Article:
All cases of RCD type 2 should have a capsule endoscopy to exclude EATL (enteropathy associated T cell lymphoma). It is our practice if there is any suggestion of possible EATL to undertake a small bowel magnetic resonance imaging (MRI) in the first instance to exclude an obstructing lesion, which would be a contra-indication to capsule endoscopy. The capsule endoscopy should be repeated after a year to exclude the development of EATL in view of the high risk. It has been proposed that RCD type 2 should be renamed pre-EATL [17]. Double balloon enteroscopy may be required depending on the findings on capsule endoscopy in order to make a better assessment of an abnormality and obtain samples if required.
Cross sectional imaging including small bowel MRI, computed tomography (CT) scan and positron emission tomography (PET) scan are recommended when suspecting EATL. This can identify abnormal areas within the bowel, abnormal lymph nodes and other organ involvement.
Patients with RCD presenting with abdominal pain, weight loss or evidence of malnutrition should undergo urgent investigation. Cross-sectional imaging by CT +/− PET or MRI for the presence of lymphadenopathy or intestinal tumours should be carried out and capsule or balloon enteroscopy should be performed to diagnose any cases of EATL [18].

4.4. Management of RCD Type 2

Several approaches to management of RCD type 2 have been trialed in different centres (Table 5). Treatment with budesonide alone has been reported to provide a good clinical response in refractory coeliac disease, but the effects on prognosis is not clear [19,20,21,22]. Treatment with a thiopurine, including azathioprine, mercaptopurine or thioguanine, combined with prednisolone has been used in our practice with good results. Some centres report an unfavourable response to this regimen, such as the Mulder group who reported a 52% progression to EATL [5]. It is our view that factors that may affect our positive results with treatment include early detection of RCD type 2 cases, close monitoring of the patients, adherence to treatment and a multidisciplinary approach in patient care. The latter involves an expert dietitian, histopathologist with knowledge of RCD and the availability of a molecular pathology TCR PCR service, that allows close monitoring. The percentage of aberrant IEL and the percentage of clonal TCR population may additionally play a role.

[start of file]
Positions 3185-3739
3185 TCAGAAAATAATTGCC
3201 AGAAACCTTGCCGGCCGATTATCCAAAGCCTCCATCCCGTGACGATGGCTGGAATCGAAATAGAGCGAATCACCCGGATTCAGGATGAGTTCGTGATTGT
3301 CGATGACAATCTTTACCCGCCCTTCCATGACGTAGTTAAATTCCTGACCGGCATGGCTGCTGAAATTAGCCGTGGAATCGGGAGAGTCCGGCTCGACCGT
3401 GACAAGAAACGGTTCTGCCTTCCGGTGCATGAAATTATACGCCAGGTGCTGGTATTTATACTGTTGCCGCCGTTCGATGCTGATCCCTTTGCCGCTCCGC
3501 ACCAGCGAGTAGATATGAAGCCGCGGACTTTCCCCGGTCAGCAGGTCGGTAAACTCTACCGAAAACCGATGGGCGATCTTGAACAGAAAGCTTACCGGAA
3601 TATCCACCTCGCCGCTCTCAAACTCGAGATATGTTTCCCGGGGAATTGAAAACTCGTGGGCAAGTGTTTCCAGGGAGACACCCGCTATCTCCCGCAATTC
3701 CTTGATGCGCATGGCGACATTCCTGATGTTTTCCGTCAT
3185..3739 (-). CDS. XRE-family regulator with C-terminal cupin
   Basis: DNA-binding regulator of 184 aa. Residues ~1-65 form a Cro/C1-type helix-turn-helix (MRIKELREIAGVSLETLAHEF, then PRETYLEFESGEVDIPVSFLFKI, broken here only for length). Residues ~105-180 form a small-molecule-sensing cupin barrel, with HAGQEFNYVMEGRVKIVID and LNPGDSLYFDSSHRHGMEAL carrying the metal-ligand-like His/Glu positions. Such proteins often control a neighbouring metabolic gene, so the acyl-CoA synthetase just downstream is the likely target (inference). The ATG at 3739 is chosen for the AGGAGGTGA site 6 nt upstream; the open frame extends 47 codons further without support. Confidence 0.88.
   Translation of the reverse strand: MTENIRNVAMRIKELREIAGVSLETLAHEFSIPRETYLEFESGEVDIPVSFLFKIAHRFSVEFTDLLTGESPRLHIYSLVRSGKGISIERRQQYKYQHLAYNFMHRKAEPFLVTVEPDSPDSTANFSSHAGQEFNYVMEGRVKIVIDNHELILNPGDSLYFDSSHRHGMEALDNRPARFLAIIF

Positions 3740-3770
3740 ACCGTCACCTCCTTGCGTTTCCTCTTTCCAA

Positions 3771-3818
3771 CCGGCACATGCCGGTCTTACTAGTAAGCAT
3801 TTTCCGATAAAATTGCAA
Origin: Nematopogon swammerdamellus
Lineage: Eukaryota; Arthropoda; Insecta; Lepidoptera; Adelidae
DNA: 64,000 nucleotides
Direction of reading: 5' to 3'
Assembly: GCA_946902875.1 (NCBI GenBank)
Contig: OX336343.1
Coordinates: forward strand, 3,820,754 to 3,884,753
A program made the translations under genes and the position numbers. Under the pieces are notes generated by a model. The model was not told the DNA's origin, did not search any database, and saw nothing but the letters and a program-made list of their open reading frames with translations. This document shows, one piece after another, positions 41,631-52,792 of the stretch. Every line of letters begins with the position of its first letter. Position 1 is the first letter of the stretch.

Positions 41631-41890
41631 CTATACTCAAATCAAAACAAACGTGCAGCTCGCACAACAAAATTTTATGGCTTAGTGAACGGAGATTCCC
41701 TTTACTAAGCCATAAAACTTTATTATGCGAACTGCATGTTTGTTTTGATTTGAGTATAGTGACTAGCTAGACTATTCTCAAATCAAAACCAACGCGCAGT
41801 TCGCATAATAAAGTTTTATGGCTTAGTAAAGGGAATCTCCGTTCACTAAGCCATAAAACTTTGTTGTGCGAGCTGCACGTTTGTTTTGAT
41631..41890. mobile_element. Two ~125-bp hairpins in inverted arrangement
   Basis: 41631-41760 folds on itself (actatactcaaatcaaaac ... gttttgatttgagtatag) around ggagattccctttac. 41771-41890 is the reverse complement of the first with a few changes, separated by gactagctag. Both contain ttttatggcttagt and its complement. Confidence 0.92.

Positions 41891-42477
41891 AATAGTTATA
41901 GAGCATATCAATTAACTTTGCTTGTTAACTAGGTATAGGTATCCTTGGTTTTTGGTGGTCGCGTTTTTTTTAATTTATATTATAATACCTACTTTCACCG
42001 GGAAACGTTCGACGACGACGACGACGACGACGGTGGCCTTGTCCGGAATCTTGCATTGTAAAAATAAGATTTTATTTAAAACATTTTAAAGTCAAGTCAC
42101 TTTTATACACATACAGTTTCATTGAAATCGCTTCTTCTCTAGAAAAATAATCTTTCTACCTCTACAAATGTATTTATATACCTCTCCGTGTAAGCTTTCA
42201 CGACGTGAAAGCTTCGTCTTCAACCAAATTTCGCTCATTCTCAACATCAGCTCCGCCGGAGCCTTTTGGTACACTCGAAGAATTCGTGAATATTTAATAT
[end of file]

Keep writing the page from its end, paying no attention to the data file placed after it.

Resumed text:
There have been other reports of different treatment options, some with limited cases and variable results. Methotrexate has been used as a single agent [5] or in combination with cyclosporine [23] in a few cases with good results. Campath (anti CD-52 monoclonal antibody) has been used on single or limited cases with variable success [8]. Cladribine or fluadribine with or without autologous stem cell transplantation has been another area of interest [24]. Mulder et al. reported 32 patients treated with cladribine, of whom 18 had a good response [25]. Cyclosporine has also been used in RCD type 2 [26,27,28]. Wahab et al. reported 61% histological improvement with this treatment in a group of 13 patients with RCD type 2 [29]. There have been single cases of successful treatment with infliximab, although some of these reported cases were used to treat RCD type 1 [30,31,32]. A multicenter study on the effect of anti-TNF treatment on RCD is required to establish the value of this treatment in RCD type 2.
Table 5. Treatment options in RCD type 2.
Table 5. Treatment options in RCD type 2.
Treatment OptionRecommended DoseOutcomeReferences
Budesonide9 mg (range 6–12 mg)Good Clinical response. Also used in maintenance of clinical remission in collagenous colitisBrar et al. [19]
Daum et al. [20]
Miehlke et al. [21]
Bonderup et al. [22]
Combination thiopurine, including azathioprine, mercaptopurine or thioguanine, combined with prednisolone 52% progression to EATL within 4–6 yearsAl-Toma et al. [12].
Alemtuzumab (anti CD-52 monoclonal antibody)30 mg twice a week per 12 weeksNot effectiveVerbeek et al. [8].
EffectiveVivas et al. [7].
Cladribine0.1 mg/kg/day for 5 daysThirty-two patients treated with cladribine, of whom 18 had a good responseTack et al. [25].
Six of 17 patients had clinical and histologic improvement
Clinical improvement (36%), histological improvement (59%), and significant decrease in the number of clonal intraepithelial lymphocytes (35%). However, up to 41% developed EATL and died despite cladribine therapy.
Al-Toma et al. [33]
Cyclosporin A5 mg/kg/dayCase report of histological and clinical improvement in a 45 year old lady with RCD type 2Longstreth et al. [26].
Single cases reported to show improvement of clinical parameters and mucosal abnormalities during treatment with cyclosporineBernstein et al. [27].
Eijsbouts et al. [28].
61% histological improvement with this treatment in a group of 13 patients with RCD type 2Wahab et al. [29].
Combination of pentostatin (4 mg/m2 every two weeks per 24 weeks) and budesonidePentostatin (4 mg/m2 every two weeks per 24 weeks)Clinical and histological response as well as a decrease but not disappearance of clonal intraepithelial lymphocytes in 1 caseDray et al. [34]
High-dose chemotherapy followed by ASCT has been explored for RCD type 2 in a pilot study from a single center All 7 patients: Significant reduction in the aberrant T cells in duodenal biopsies associated with improvement 1 out of the 7 died of progressive neurosypillisAl-Toma et al. [35]